Welcome to the world of type kinds!
You must give the full type of the items you want to show.
Tree is not a type (kind
*), but something that needs a type parameter to become one (kind
* -> *).
derive Show (Tree a)
Note that this is shorthand for
derive Show (Show a => Tree a)
which resembles the fact that, to show a tree, you need to also know how to show the values in the tree (at least, the code generated by derive will need to know this - of course, one could write an instance manually that prints just the shape of the tree and so would not need it).
Generally, the kind needed in instances for every type class is fixed. The error message tells you that you need kind
EDIT: eliminate another possible misconception
Note that this has nothing to do with your type being recursive. Let's take, for example, the definition of optional values:
data Maybe a = Nothing | Just a
This type is not recursive, and yet we still cannot say:
derive Show Maybe -- same kind error as above!!
But, given the following type class:
class ListSource c -- things we can make a list from
toList :: c a -> [a]
we need say:
instance ListSource Maybe where
toList (Just x) = [x]
toList Nothing = 
derive are equivalent for the sake of this discussion, both make instances, the difference being that
derive generates the instance functions automatically for certain type classes.)
It is, admittedly, not obvious why it is this way in one case and differntly in the other. The key is, in every case the type of the class operation we want to use. For example, in class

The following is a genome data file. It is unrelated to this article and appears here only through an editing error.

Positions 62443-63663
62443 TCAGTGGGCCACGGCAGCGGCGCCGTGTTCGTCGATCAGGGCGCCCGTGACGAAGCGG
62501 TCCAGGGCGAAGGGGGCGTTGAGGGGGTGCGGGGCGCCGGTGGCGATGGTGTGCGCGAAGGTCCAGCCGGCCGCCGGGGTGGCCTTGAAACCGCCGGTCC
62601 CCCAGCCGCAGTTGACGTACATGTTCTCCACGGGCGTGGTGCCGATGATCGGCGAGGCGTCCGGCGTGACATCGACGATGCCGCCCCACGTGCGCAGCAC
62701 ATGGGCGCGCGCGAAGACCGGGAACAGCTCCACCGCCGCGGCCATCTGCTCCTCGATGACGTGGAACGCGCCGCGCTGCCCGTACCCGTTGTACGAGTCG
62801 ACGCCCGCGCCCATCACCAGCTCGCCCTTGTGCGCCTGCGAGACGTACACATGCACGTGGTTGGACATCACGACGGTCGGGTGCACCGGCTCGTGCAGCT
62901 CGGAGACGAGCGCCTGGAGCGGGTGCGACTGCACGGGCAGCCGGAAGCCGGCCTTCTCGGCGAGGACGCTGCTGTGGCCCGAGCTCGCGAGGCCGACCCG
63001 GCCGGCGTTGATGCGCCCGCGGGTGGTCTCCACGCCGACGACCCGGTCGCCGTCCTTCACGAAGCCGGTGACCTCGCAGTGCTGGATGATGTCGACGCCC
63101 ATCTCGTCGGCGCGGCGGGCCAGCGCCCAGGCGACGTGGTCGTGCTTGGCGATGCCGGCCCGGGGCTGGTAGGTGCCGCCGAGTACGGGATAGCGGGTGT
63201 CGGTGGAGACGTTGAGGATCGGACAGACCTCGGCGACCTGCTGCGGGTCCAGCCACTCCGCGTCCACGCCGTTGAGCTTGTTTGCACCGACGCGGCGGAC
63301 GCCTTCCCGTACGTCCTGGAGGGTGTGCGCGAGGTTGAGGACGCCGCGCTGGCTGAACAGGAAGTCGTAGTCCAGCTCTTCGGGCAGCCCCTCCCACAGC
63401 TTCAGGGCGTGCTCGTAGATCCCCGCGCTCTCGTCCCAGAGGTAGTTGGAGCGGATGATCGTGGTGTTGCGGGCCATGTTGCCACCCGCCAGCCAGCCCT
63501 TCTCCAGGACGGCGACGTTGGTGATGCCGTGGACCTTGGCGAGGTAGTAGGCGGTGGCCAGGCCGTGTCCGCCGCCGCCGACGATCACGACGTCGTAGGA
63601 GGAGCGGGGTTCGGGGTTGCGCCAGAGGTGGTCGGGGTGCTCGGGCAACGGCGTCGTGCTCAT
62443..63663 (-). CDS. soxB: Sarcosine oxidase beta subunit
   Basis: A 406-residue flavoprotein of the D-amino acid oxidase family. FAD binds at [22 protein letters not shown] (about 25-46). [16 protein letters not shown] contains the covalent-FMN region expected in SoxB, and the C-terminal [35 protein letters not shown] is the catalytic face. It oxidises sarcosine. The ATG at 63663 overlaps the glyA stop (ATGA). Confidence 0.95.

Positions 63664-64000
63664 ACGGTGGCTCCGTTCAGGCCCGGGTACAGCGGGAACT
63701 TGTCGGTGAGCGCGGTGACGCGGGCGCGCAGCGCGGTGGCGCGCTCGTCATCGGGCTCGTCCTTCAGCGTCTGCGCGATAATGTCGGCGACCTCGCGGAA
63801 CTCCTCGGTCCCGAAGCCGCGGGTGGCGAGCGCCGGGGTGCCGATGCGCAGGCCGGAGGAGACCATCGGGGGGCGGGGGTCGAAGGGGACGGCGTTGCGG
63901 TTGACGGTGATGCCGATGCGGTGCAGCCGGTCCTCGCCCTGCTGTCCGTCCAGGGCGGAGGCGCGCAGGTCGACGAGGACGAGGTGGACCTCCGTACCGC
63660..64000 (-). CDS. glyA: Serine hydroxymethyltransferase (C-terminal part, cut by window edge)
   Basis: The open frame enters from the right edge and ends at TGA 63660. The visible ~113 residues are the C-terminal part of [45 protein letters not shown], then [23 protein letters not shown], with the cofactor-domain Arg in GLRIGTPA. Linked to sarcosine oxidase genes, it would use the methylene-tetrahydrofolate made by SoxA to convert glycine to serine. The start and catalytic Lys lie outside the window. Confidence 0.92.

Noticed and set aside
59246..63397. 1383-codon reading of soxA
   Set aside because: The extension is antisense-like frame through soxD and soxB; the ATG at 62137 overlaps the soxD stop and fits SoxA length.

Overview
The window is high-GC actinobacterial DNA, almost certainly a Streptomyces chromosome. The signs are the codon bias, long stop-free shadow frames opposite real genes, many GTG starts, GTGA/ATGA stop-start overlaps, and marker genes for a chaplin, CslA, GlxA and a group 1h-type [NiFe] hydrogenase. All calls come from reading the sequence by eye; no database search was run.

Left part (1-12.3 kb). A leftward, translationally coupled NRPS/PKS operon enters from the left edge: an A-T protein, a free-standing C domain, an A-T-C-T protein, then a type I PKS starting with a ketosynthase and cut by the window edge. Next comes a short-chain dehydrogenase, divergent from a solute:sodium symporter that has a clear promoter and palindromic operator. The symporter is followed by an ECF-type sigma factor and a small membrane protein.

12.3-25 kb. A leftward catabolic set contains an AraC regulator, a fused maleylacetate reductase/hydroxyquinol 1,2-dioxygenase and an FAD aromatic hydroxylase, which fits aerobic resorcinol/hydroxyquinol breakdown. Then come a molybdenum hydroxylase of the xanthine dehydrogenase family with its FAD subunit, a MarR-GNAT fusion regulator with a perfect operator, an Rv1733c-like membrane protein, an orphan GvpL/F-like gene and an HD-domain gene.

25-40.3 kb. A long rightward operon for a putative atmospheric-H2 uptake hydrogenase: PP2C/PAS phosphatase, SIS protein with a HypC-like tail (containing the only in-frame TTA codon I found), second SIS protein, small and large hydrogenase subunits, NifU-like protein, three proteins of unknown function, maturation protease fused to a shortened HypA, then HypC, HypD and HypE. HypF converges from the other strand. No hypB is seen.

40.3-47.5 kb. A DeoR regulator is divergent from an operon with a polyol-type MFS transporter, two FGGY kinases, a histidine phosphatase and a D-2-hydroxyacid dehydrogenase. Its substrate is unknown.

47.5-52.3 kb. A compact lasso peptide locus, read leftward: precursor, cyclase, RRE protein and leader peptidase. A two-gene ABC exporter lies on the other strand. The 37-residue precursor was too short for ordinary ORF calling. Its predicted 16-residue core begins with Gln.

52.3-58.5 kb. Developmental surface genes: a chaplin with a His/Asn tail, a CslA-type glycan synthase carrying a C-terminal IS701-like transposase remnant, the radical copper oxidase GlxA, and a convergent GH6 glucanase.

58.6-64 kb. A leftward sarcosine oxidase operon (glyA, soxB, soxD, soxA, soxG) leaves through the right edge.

Show we have:
class Show s where
show :: s -> String
Now, we see that the so called class type variable
s (which represents any future instantiated type expression) appears on its own on the left of the function array. This, of course, indicates that
s must be a plain type (kind
*), because we pass a value to
show and every value has per definition a type of kind
*. We can have values of types
Maybe Int or
Tree String, but no value ever has a type
On the other hand, in the definition of
ListSource, the class type variable
c is applied to some other type variable
a in the type of
toList, which also appears as list element type. From the latter, we can conclude, that
a has kind
* (because list elements are values). We know, that the type to the left and to the right of a function arrow must have kind
* also, since functions take and return values. Therefore,
c a has kind
c alone is something that, when applied to a type of kind
* yields a type of kind
*. This is written
* -> *.
This means, in plain english, when we want to make an instance for
ListSource we need the type constructor of some "container" type that is parameterized with another type.
Maybe would be possible here, but not